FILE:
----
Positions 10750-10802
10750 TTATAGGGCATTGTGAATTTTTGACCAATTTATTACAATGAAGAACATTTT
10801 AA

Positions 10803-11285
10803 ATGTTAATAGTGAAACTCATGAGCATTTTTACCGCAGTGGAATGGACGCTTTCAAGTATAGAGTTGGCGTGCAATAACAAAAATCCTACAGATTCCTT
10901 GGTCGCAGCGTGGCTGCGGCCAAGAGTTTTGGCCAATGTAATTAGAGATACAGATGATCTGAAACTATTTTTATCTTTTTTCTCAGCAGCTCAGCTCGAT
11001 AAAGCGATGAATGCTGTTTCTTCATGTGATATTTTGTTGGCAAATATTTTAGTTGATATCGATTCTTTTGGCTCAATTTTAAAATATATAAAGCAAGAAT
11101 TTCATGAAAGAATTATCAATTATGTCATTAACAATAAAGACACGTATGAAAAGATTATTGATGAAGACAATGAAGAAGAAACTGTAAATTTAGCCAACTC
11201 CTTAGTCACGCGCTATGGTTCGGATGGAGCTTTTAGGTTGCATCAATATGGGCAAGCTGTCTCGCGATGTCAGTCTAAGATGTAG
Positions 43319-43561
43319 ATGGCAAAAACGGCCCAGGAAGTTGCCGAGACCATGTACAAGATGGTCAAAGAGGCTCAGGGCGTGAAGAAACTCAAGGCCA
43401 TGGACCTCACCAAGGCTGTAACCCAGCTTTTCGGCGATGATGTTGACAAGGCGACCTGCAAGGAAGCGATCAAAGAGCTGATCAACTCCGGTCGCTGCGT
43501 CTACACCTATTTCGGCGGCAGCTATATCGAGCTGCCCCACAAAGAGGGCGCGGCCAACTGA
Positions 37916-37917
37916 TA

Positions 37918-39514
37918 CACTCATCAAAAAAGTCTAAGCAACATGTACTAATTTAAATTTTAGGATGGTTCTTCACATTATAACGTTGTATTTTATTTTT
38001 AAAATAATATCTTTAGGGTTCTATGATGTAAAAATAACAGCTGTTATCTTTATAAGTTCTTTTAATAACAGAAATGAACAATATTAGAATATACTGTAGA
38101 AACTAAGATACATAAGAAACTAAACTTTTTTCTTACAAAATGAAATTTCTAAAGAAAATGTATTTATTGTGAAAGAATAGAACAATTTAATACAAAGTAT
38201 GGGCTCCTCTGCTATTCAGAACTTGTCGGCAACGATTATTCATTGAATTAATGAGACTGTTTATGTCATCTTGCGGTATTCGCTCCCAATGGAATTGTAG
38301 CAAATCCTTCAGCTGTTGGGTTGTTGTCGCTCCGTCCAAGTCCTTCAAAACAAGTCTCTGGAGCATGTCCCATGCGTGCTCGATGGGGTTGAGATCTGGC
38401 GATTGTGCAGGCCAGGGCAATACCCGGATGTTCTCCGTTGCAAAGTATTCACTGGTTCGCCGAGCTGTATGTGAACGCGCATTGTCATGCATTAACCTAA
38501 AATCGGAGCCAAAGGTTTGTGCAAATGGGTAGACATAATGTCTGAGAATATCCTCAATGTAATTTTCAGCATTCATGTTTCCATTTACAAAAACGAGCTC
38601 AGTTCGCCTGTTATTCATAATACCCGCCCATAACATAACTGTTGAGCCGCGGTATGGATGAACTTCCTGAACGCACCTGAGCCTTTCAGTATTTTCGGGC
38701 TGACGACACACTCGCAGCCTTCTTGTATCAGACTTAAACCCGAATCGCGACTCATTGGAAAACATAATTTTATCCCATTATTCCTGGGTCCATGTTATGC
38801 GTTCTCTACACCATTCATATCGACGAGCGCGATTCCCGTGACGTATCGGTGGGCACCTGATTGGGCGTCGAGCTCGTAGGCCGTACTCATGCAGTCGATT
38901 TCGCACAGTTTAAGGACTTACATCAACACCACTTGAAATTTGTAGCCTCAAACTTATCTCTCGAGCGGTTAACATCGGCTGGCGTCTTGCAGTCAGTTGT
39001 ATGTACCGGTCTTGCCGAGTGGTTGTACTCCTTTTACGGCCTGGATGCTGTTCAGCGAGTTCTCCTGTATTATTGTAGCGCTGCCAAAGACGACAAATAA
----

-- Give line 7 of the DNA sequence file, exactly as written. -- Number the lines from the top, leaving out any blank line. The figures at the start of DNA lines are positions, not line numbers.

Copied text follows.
11001 AAAGCGATGAATGCTGTTTCTTCATGTGATATTTTGTTGGCAAATATTTTAGTTGATATCGATTCTTTTGGCTCAATTTTAAAATATATAAAGCAAGAAT